Editor’s note: Section editor Elizabeth Hunter interviewed Darrell Jodock, Martin E. Marty Chair in Religion and the Academy at St. Olaf College, Northfield, Minn. Jodock often speaks with ELCA college and university presidents about the gifts Lutherans bring to higher education—and not just seminaries.
The Lutheran: Why is it so important for Lutherans to be involved in colleges and universities? How important was education to Martin Luther?
Jodock: It’s primarily important because through our colleges and universities we make a contribution to larger society: we educate people with attention to the Christian faith and priorities of the kingdom of God. Colleges and universities, like congregations, operate at the intersection of faith and daily life. I think our colleges and universities can use their unique gifts and resources to help people in the church negotiate those intersections.
For Martin Luther, the primary overarching purpose of education was to enhance wisdom so citizens could lead their communities and their households. Luther wrote an open letter to city councils urging them to open schools for young men and women. Education was front and center for Luther in the sense of building up the church and the larger society. He published the Small Catechism, the Large Catechism, sermons, introductions to the Bible and treatise after treatise.
When they founded the Lutheran colleges and universities, [ELCA predecessors wanted] to provide teachers and educated clergy for immigrant groups and to educate people so they could make a meaningful contribution to the larger American society. The purpose of higher education is to enhance our ability to serve our neighbors and the community.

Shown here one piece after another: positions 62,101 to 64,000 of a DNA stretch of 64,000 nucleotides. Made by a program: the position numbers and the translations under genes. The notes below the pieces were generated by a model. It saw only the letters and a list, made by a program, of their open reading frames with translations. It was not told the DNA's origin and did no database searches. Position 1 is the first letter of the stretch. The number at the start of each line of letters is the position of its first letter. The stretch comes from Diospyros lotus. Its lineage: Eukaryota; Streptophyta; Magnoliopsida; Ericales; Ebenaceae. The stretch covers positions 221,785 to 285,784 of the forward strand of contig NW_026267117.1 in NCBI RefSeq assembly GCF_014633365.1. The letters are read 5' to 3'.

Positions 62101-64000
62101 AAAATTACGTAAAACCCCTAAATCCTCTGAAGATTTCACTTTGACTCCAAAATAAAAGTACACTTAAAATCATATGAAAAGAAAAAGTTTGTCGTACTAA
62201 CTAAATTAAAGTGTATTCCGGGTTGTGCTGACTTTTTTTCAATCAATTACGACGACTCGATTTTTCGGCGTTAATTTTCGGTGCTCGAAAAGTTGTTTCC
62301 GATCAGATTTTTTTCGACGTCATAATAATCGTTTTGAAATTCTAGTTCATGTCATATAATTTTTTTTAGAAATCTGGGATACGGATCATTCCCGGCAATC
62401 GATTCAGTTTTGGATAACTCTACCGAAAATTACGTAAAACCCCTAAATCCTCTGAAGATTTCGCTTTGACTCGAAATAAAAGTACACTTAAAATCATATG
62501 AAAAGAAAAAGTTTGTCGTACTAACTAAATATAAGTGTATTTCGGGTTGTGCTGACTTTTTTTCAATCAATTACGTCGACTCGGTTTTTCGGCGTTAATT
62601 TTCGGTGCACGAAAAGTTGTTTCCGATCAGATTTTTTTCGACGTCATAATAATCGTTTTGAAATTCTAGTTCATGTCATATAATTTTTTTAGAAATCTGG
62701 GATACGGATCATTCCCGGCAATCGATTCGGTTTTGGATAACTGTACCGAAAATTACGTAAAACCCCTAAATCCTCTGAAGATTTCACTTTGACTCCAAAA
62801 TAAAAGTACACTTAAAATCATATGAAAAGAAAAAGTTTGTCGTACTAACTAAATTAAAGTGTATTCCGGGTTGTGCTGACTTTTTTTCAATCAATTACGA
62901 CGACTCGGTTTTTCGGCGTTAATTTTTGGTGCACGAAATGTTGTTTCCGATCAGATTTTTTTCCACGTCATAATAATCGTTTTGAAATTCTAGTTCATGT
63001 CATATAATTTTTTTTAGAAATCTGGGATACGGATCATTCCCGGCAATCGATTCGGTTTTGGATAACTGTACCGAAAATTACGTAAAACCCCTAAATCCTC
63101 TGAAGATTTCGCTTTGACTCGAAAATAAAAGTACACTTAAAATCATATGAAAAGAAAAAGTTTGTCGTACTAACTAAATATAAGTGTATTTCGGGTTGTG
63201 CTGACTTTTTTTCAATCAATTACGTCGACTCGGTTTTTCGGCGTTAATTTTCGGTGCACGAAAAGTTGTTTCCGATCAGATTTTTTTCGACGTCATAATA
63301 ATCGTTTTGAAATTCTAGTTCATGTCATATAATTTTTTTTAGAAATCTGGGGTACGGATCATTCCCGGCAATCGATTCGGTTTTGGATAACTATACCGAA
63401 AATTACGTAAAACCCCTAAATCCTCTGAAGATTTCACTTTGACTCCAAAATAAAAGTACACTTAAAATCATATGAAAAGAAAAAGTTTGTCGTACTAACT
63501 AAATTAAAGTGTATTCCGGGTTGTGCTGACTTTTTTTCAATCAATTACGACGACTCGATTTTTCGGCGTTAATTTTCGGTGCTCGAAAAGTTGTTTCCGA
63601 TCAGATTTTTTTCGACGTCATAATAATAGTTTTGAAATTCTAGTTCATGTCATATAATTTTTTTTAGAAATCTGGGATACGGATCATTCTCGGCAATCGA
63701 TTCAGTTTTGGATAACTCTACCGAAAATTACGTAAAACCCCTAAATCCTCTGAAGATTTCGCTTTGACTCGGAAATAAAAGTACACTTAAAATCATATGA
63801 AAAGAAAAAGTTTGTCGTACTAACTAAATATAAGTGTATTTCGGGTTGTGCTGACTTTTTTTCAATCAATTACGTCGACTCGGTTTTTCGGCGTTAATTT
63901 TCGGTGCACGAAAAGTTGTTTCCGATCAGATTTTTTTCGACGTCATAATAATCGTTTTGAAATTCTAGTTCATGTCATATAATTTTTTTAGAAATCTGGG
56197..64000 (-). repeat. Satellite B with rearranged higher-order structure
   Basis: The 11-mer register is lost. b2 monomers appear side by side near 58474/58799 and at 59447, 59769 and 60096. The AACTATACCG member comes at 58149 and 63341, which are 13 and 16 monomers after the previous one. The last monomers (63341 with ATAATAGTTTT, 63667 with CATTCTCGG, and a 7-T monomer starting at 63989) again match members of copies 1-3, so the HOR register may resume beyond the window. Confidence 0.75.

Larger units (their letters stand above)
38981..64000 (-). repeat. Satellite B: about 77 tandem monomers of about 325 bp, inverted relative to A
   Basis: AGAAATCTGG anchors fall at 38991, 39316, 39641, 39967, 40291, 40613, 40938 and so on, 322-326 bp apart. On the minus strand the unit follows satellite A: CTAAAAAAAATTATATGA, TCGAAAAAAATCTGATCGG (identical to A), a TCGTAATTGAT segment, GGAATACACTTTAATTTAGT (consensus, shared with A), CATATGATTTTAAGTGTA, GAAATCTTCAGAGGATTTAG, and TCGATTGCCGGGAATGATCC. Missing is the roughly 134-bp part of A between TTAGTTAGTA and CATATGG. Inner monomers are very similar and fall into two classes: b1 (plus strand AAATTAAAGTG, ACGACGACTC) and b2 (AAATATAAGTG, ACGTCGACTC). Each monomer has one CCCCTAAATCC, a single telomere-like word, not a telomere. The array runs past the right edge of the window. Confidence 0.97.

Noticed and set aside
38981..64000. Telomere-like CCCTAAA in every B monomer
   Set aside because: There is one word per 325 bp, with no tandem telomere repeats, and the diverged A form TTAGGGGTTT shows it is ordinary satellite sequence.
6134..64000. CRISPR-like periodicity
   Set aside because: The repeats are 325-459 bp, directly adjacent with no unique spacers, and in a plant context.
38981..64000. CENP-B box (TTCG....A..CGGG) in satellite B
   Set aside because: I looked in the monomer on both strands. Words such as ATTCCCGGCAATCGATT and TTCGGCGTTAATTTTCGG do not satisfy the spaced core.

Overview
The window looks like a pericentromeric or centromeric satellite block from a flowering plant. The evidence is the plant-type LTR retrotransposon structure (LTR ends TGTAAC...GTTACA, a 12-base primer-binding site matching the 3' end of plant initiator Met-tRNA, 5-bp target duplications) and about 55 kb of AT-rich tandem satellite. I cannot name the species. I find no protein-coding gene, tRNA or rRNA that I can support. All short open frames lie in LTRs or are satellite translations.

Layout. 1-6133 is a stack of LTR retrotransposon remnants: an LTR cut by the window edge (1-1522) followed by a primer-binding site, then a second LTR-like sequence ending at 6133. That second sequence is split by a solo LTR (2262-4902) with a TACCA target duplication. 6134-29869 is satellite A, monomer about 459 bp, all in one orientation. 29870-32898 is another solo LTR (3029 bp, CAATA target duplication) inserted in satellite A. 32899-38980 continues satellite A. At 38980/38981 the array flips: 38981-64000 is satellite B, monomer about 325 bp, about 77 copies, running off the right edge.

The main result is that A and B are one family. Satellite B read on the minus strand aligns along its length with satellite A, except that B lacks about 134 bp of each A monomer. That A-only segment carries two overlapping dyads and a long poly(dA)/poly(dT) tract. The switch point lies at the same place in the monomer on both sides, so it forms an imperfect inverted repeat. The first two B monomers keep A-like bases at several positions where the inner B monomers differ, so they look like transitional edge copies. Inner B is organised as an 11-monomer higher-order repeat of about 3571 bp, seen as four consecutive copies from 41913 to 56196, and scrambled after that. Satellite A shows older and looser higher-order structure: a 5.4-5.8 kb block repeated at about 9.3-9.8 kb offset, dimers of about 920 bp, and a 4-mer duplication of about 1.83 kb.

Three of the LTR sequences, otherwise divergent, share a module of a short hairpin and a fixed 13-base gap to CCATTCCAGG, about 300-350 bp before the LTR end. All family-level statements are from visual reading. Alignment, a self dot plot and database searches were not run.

How are Lutheran colleges and universities different from other schools?
One of the standout differences is their focus on cultivating a sense of vocation — a sense that we are called to serve the larger world, humanity and our neighbor in whatever we are doing. Some have said that grace and vocation are the two pillars of the Lutheran Reformation. Vocation is something from our Lutheran heritage that we can gift to our larger society. It encompasses our work, our families, our citizenship (how we make a difference in the public arena) and how we engage with the rest of the world. Vocation gives us a deep sense of God’s sustaining activity in the world. A sense of vocation challenges us with questions such as “Who benefits from our work?” and “Who is harmed by it?”
A Gustavus Adolphus (St. Peter, Minn.) graduate, an ophthalmologist, told me that every morning he wonders: “What is my vocation today? Will it be the way I talk with my staff or my patients?”
Vocation has sometimes slipped from American church life, but ELCA colleges and universities are retrieving it and holding it up for celebration.
ELCA colleges and universities are a setting in which civil discourse can take place, trust can be built and we can find solutions to common problems. I think [this] comes from Luther’s heritage and his caution about claiming to know too much about God. On other campuses, there’s a tendency to overvalue discoveries and say we now understand genetics and other advances. But with every advance, we need to acknowledge what we don’t know or knowledge will become ideology [and] oppressive, demanding that everyone agree with it. Just because you have knowledge doesn’t mean you always know how to use it in a way that benefits society. We need wisdom with knowledge.
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